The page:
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Our History

Museum on Main Street exhibitions and resources have traveled to more than 1600 towns with populations of 500 to 20,000 across the country.

In 1991, 13 state humanities councils and the Smithsonian Institution Traveling Exhibition Service, conducted a survey of 100 small cultural institutions. This survey assessed the programmatic and exhibition preferences of rural museums, historical organizations and libraries and provided the basis for state humanities councils' ongoing collaboration with the Smithsonian that eventually developed into Museum on Main Street. 

The survey concluded that:

 

America’s small-town residents are often geographically,  economically, and culturally isolated

Museums, libraries located in rural areas serve as community centers

Because of their central community roles,  small museums  are well positioned to offer public programs

Rural museums have limited budgets and insufficient staff

Relying on the results of the survey, Smithsonian designers developed a new exhibit format that earned a Presidential Design Award for Excellence--not only because it delivered high-quality content in a compact package, but also because it was  tailored so precisely to the specific needs of resource-poor museums.

The first Museum on Main Street exhibition, Produce for Victory, launched in September 1994. Since then, we have developed a series of exhibitions that generate high levels of community creativity and engagement. In 2018, Museum on Main Street launched its 11th exhibition specifically developed for small-town America, Crossroads: Change in Rural America.

Since 1994, MoMS exhibitions have been shown nearly 1,600 times in each state and 1 territory

Chances are, MoMS has been near you. Check out the places we visited and the great organizations that partnered with us over the years!

Museum on Main Street Participating States, 1994-2019
Alabama Alaska Arizona Arkansas California
Colorado Connecticut Delaware Florida Georgia
Guam Hawaii Idaho Illinois Indiana
Iowa Kansas Kentucky Louisiana Maine
Maryland Massachusetts Michigan Minnesota Mississippi
Missouri Montana Nebraska New Hampshire New Jersey
New Mexico New York Nevada North Carolina North Dakota
Ohio Oklahoma Oregon Pennsylvania Rhode Island
South Carolina South Dakota Tennessee Texas Utah
Vermont Virginia Washington West Virginia Wisconsin
Wyoming        

 

Connecticut

State Partner: Connecticut Humanities

Barn Again! Celebrating an American Icon

  • Windsor Historical Society, Windsor
  • Lebanon Historical Society, Lebanon,
  • Kent Historical Society, Kent


 

The Way We Worked

  • New Haven Free Public Library, New Haven
  • Northwest Connecticut Association for the Arts, Torrington
  • Hartford Public Library, Hartford
  • Mattatuck Museum Arts and History Center, Waterbury
  • Nathan Hale Homestead, Coventry
  • Stamford Museum and Nature Center, Stamford
  • Groton Public Library, Groton

 

Delaware

State Partner: Delaware Humanities

Barn Again! Celebrating an American Icon

                Dover, Georgetown, Wilmington

Between Fences

                Seaford, Yorklyn, Delaware City, Milton

The Way We Worked

                Yorklyn, Bethel, Dover Air Force Base

Florida

State Partner: Florida Humanities Council

Crossroads: Change in Rural America

Cedar Key, Callahan, Live Oak, Bartow, Havana, DeFuniak Springs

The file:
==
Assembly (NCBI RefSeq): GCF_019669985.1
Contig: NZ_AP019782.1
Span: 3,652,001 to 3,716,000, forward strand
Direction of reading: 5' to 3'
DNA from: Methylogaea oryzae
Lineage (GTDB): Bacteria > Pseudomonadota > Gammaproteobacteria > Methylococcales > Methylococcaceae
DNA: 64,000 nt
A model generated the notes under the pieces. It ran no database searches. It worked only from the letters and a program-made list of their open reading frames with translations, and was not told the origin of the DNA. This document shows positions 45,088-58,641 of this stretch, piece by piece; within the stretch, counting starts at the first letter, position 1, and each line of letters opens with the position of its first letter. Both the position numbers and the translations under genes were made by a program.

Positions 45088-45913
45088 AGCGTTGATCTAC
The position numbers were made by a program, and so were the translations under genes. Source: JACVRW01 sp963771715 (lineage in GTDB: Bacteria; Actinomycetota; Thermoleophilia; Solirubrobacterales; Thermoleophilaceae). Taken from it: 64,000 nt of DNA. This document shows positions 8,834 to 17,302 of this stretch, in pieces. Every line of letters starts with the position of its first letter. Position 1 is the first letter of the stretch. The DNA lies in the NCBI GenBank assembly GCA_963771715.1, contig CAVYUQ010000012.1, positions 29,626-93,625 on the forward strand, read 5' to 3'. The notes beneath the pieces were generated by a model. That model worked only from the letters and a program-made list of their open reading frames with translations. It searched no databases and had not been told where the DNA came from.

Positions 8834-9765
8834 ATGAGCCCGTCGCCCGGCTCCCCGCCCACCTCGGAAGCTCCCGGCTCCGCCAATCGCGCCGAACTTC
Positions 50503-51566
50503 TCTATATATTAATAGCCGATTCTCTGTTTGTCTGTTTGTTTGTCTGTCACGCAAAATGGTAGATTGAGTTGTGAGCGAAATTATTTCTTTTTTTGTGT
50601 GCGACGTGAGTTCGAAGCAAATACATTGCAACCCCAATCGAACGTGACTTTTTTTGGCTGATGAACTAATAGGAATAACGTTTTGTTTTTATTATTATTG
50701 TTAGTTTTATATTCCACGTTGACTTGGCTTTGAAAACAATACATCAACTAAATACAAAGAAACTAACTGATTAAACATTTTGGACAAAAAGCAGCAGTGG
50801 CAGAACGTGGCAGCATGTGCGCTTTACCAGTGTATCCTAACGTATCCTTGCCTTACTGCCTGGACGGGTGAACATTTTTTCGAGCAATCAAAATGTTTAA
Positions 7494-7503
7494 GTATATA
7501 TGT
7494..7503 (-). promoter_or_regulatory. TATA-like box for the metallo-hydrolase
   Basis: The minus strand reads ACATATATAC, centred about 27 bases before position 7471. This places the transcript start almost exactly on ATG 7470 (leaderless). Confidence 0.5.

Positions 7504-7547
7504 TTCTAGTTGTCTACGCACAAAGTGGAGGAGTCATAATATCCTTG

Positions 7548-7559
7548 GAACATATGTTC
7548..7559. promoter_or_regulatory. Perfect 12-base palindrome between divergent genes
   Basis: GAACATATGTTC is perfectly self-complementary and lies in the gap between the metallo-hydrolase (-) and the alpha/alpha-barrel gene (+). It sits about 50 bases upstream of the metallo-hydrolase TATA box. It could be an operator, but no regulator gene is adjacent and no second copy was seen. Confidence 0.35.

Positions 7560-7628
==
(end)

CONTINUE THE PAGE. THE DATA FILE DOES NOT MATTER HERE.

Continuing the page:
Hometown Teams: How Sports Shape America

Dade City, Dunedin, Fort Myers, Fernandina Beach, Chipley, New port Richey, Miami, Leesburg, Tampa, Brooksville, Milton

Journey Stories

Plant City, Blountstown, DeBary, Clewiston, Sebring, Dunedin, Tarpon Springs,
Fernandina Beach, Iverness, Indiantown, Bartow, Monticello

Water/Ways

                Palatka, High Springs, Miami Springs, Sanibel, Okeechobee, Tampa

The Way We Worked

Cedar Key, Palm Harbor, Casselberry, New Smyrna Beach, Marco Island, Belle Glade, Mt. Dora, Pinecrest, Mulberry, Fernandina Beach, Apalachicola, Molino, Dade City, Wilton Manors, Enterprise, Bartow, Lake Wales, Tarpon Springs

Yesterday’s Tomorrows: Past Visions of the American Future

                Inverness, Lake Mary, Monticello, Arcadia, Kissimmee, Madison, Blountstown

Georgia

State Partner: Georgia Humanities

Barn Again! Celebrating an American Icon

                Gainesville, Thomasville, Cartersville, LaGrange

Crossroads: Change in Rural America

Thomaston, McRae-Helena, Monticello, Cuthbert, Summerville, Blue Ridge

Hometown Teams: How Sports Shape America

Swainsboro, Fort Oglethorpe, Jonesboro, Nashville, Kingsland, Carrollton, Jefferson, Fort Valley, Moultrie, Forsyth, Cartersville, Monroe

Key Ingredients: America by Food

Buchanan, Vienna, LaFayette, Ellijay, Hapeville, Thomson, Dahlonega, Kingsland, Tifton, Vidalia, Waynesboro, Flovilla

New Harmonies: Celebrating American Roots Music

Calhoun, Madison, Townsend, Perry, Moultrie, Toccoa, Bremen, Thomson, Nashville, Americus, Waycross, LaGrange

Produce for Victory: Posters on the American Home Front, 1941-1945

                Gainesville, Cordele, Dublin, Waycross, Moreland

Yesterday’s Tomorrows: Past Visions of the American Future

                Sandersville, Nahunta, Jessup, Thomasville, Cedartown, Carrollton, Blue Ridge, Monroe

Guam

State Partner: Humanities Guahan

Between Fences

                Hagatna, Dededo, Mangilao

Journey Stories

                Hagatna, Mangilao

Key Ingredients: America by Food

                Tumon, Mangilao, Hagatna

New Harmonies: Celebrating American Roots Music

                Hagatna, Mangilao, Tumon, Inarajan

Water/Ways

                Hagatna

Hawaii

State Partner: Hawaii Council for the Humanities

Key Ingredients: America by Food

                Honolulu, Kapolei, Hilo, Kahului

Produce for Victory: Posters on the American Home Front, 1941-1945

                Honolulu, Kapolei, Kailua, Kane’ohe Bay, Wailuku, Lihu’e, Hilo